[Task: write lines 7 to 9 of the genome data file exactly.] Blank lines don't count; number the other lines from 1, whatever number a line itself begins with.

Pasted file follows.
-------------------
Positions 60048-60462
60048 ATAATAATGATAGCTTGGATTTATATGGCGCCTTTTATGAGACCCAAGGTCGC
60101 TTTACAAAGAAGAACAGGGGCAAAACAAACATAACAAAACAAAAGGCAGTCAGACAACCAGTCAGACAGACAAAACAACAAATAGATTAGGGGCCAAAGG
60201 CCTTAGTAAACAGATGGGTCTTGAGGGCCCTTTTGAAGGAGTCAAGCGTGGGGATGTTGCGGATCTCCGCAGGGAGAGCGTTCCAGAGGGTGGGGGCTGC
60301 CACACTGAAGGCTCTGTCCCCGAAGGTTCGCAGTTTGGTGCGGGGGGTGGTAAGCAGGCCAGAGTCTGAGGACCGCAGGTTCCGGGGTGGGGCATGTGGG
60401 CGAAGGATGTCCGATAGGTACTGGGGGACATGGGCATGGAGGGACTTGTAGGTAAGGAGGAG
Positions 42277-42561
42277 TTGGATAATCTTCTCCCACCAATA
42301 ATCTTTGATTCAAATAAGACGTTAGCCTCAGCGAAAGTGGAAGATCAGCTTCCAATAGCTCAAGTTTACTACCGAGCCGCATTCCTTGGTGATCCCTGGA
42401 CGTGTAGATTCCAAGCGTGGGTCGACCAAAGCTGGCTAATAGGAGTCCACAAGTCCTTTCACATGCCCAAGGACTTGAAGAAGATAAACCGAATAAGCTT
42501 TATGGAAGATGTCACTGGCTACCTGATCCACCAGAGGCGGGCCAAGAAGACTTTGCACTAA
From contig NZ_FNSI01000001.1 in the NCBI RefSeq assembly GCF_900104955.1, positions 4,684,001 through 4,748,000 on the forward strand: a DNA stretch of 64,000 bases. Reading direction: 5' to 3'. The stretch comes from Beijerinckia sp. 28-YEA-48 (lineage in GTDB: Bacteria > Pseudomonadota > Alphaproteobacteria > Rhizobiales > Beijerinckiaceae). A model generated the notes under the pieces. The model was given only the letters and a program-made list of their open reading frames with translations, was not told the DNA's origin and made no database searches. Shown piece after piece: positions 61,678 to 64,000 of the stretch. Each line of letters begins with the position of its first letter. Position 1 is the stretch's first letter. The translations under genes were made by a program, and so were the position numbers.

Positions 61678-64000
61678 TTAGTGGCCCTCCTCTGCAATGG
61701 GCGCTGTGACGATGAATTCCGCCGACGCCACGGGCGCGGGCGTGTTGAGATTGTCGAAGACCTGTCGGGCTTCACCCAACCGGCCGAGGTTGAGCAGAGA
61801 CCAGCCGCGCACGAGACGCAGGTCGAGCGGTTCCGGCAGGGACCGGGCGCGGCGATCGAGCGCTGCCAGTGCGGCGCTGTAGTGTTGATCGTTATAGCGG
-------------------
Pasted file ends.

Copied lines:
Positions 42277-42561
42277 TTGGATAATCTTCTCCCACCAATA
42301 ATCTTTGATTCAAATAAGACGTTAGCCTCAGCGAAAGTGGAAGATCAGCTTCCAATAGCTCAAGTTTACTACCGAGCCGCATTCCTTGGTGATCCCTGGA